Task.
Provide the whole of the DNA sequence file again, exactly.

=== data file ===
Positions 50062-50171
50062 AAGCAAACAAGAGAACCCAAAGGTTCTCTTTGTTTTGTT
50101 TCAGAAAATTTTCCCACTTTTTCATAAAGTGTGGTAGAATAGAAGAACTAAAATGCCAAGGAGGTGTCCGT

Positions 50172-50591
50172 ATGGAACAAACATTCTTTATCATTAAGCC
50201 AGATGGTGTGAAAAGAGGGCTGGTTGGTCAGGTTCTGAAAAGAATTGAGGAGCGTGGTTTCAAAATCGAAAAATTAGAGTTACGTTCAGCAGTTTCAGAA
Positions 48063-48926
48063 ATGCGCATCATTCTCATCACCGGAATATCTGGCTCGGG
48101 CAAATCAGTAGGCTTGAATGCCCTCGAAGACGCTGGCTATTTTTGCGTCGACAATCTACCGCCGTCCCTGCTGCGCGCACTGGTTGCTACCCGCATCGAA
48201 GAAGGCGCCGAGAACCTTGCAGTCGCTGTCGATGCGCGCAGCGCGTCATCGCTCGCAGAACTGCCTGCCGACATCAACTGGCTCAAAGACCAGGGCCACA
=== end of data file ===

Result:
Positions 50062-50171
50062 AAGCAAACAAGAGAACCCAAAGGTTCTCTTTGTTTTGTT
50101 TCAGAAAATTTTCCCACTTTTTCATAAAGTGTGGTAGAATAGAAGAACTAAAATGCCAAGGAGGTGTCCGT

Positions 50172-50591
50172 ATGGAACAAACATTCTTTATCATTAAGCC
50201 AGATGGTGTGAAAAGAGGGCTGGTTGGTCAGGTTCTGAAAAGAATTGAGGAGCGTGGTTTCAAAATCGAAAAATTAGAGTTACGTTCAGCAGTTTCAGAA
Positions 48063-48926
48063 ATGCGCATCATTCTCATCACCGGAATATCTGGCTCGGG
48101 CAAATCAGTAGGCTTGAATGCCCTCGAAGACGCTGGCTATTTTTGCGTCGACAATCTACCGCCGTCCCTGCTGCGCGCACTGGTTGCTACCCGCATCGAA
48201 GAAGGCGCCGAGAACCTTGCAGTCGCTGTCGATGCGCGCAGCGCGTCATCGCTCGCAGAACTGCCTGCCGACATCAACTGGCTCAAAGACCAGGGCCACA